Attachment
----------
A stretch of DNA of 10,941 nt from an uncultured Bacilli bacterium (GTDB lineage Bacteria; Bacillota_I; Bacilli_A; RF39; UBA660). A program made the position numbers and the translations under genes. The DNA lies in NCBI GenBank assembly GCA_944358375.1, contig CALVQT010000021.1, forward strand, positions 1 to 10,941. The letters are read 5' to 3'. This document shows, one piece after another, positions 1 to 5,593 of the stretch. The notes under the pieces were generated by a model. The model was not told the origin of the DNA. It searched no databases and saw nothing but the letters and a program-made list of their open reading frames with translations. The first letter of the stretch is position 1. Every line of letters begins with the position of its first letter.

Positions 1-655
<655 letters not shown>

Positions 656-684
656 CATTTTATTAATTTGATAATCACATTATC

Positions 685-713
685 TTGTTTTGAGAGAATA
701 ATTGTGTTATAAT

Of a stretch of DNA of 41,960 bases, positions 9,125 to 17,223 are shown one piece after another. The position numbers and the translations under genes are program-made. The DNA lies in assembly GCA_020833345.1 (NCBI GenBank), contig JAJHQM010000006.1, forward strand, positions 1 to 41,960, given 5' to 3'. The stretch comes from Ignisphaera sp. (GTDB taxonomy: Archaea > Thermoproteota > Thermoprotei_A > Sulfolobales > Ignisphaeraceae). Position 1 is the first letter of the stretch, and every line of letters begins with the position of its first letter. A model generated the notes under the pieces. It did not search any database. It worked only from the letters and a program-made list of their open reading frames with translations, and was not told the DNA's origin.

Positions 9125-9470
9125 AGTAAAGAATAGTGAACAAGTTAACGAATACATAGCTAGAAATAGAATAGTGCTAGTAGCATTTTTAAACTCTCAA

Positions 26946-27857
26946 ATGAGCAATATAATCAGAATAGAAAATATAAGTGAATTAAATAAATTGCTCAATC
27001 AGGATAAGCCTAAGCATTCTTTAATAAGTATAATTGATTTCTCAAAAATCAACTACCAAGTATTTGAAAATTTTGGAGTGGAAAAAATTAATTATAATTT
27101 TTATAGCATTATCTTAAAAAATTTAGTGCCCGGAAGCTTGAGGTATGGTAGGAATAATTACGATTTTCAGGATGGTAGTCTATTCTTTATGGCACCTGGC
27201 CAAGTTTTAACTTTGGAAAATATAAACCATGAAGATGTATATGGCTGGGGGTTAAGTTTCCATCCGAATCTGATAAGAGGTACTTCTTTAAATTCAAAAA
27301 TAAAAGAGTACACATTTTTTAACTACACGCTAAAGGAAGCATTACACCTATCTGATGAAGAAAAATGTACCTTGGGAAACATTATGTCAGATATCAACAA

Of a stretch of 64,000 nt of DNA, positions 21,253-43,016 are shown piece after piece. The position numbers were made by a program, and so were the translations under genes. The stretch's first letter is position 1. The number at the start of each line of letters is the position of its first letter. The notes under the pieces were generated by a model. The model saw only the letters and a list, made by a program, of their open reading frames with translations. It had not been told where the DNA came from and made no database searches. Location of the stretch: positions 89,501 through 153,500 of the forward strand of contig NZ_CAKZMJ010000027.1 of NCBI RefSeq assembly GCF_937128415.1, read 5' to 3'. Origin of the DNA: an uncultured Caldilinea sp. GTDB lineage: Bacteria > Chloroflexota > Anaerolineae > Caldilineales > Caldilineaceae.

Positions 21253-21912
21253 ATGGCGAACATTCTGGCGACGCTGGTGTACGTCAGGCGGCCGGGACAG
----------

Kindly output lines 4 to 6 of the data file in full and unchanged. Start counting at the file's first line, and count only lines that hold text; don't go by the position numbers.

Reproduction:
Positions 656-684
656 CATTTTATTAATTTGATAATCACATTATC

Positions 685-713